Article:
Reflections to start the week
Monday, April 28, 2014
A nimble faith
On this Monday in the Easter season, I find myself mindful of the different ways the gospels tell the story of the first Easter, and especially how the gospels describe the men and women who saw an empty tomb and met the resurrected Christ. Each gospel offers its own spin, but all four have this in common. The disciples have, how shall we say, mixed reactions to the news that Jesus is alive. Most famously, as we always hear on the Second Sunday of Easter (i.e., yesterday), Thomas gets stuck with the adjective “doubting”, forever fixed to his name. He refuses to believe unless he gets physical evidence. That doubt, that skepticism makes him a hero to some. I sometimes think he is the patron saint of Episcopalians who are pretty good at celebrating the questions. But as I read the Gospel of John, it sounds like Thomas is getting called on the carpet, or in biblical parlance, he is upbraided for his doubt.
Lest we are too hard on Thomas, all four gospels indicate that he was not the only one with questions. The gospels describe disciples who doubted (Matthew), who fled the tomb in terror, amazement and fear (Mark), who were perplexed, terrified and startled, who thought they saw a ghost, who were comically clueless about Jesus’ presence until he broke the bread (Luke). Let’s just say that the first disciples did not immediately break into singing “Jesus Christ is risen today.” Before they got to “alleluia”, there were a lot of “I don’t know about this.” And along the way, I’m guessing there were a few ancient near eastern expletives uttered.
For the first disciples, those eleven guys and the several women on whom dawned news of resurrection, it took a while for the news to sink in. Doubt was part of the story. Which is good news for each one of us, because they are us. The news of Easter is amazing. But if it doesn’t prompt questions and wonder and doubts, we may not be paying attention to its claims. The ways the gospels describe the event gives permission for us to embrace the news at our own pace. It gives us the opportunity to believe and disbelieve (a la Emily Dickinson) and thereby to develop a nimble faith.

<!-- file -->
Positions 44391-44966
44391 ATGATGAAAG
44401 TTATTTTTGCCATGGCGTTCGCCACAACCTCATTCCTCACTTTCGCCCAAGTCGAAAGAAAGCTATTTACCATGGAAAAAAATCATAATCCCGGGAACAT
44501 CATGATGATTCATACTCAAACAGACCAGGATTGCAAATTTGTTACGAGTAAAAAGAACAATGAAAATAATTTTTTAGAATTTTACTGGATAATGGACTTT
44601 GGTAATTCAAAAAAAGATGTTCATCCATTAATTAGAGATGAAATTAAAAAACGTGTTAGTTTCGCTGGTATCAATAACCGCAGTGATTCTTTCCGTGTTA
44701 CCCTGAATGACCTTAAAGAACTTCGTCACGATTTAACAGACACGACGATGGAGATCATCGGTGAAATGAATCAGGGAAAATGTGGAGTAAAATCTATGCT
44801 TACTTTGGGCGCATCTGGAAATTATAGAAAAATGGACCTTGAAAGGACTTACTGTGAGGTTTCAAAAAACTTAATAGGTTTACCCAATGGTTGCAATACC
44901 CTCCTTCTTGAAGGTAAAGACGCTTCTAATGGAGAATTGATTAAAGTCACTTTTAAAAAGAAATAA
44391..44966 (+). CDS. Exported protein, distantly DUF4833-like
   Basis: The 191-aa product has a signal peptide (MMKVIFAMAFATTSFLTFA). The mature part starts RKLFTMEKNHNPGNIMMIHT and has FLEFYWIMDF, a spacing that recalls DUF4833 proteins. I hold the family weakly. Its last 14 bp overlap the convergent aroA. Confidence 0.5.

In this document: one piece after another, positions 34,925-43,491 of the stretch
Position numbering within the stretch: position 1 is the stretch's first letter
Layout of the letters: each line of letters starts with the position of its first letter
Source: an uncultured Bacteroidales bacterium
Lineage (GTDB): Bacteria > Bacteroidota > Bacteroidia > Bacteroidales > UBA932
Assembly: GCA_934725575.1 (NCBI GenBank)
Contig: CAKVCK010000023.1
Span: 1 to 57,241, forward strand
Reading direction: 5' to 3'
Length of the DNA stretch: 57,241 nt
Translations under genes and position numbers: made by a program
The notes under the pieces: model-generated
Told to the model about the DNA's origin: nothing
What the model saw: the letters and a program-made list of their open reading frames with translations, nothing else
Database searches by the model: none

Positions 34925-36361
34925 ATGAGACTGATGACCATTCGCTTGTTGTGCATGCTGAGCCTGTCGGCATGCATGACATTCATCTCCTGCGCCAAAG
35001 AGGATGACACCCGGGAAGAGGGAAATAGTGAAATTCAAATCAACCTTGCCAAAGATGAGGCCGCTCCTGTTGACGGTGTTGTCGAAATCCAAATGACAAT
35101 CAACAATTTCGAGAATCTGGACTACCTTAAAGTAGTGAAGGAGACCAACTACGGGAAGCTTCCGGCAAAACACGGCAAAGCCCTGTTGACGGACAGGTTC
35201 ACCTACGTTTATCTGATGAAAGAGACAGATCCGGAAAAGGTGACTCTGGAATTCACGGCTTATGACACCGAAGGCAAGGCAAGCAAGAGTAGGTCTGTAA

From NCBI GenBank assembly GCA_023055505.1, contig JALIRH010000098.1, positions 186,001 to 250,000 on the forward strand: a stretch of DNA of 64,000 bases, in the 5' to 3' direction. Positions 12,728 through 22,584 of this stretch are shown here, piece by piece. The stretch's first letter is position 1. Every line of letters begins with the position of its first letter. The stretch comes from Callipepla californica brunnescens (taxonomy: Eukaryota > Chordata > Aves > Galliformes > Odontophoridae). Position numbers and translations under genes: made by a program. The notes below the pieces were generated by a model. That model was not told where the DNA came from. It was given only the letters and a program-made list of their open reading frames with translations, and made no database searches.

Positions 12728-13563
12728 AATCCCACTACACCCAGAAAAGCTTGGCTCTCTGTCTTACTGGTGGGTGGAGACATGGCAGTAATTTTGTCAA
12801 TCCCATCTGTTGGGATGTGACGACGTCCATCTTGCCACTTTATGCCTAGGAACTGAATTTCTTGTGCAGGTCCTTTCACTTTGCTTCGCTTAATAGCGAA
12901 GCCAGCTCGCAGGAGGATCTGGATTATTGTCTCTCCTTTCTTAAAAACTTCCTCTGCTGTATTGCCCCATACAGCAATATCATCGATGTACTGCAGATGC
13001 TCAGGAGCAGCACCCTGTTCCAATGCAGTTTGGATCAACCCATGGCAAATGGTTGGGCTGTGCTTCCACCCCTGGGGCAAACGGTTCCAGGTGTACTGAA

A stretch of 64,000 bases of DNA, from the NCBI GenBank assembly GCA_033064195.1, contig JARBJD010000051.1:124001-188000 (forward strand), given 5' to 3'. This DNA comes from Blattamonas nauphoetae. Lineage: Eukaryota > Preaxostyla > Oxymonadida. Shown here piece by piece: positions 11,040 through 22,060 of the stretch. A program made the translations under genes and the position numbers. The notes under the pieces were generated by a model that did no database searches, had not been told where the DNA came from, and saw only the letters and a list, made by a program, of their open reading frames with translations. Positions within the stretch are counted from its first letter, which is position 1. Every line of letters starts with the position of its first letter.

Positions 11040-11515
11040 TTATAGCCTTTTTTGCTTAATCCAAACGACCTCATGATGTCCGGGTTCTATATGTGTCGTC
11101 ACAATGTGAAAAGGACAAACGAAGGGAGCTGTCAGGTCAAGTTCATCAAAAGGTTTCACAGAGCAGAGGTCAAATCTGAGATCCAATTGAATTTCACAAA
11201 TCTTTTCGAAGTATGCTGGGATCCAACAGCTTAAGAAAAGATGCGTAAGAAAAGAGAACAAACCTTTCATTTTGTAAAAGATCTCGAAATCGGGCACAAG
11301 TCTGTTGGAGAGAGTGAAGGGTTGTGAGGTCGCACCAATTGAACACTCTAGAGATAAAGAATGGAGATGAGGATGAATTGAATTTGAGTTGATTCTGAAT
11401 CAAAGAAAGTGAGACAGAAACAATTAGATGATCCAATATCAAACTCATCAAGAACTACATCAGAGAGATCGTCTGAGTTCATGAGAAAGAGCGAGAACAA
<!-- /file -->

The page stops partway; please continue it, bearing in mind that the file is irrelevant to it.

That nimble faith is the goal, because doubt is not the destination. It is meant to lead to a deeper, more authentic relationship with God, and especially to an embrace of the hope of new life. It is meant to lead to mission, a call to service in a world that needs to hear good news. I don’t know about you, but in a world where religious certainty often breeds intolerance, exclusion and division, I can easily linger, even loiter, maybe lurk in the place of doubt. I can easily take up residence there, gravitating to the religious sidelines, in a slightly defensive posture that says: “At least I’m not like those folks.”
The doubts, the questions, the skepticism that Thomas courageously expressed led him ultimately to worship. We’re called to the same journey. Celebrate the questions. God made us in such a way that we can’t help but ask them. They are a gift. But as you ask them, also ask God to lead you through the questions to a place of deeper commitment, deeper insight into the mystery that surrounds us, into service as a response to the love that comes to us as gift.
– Jay Sidebotham
|We both believe and disbelieve a hundred times an hour, which keeps believing nimble.-Emily Dickinson
If there were no room for doubt, there would be no room for me.
Doubt is the ants in the pants of faith.
Rev. Jay Sidebotham
RenewalWorks is a ministry of Forward Movement.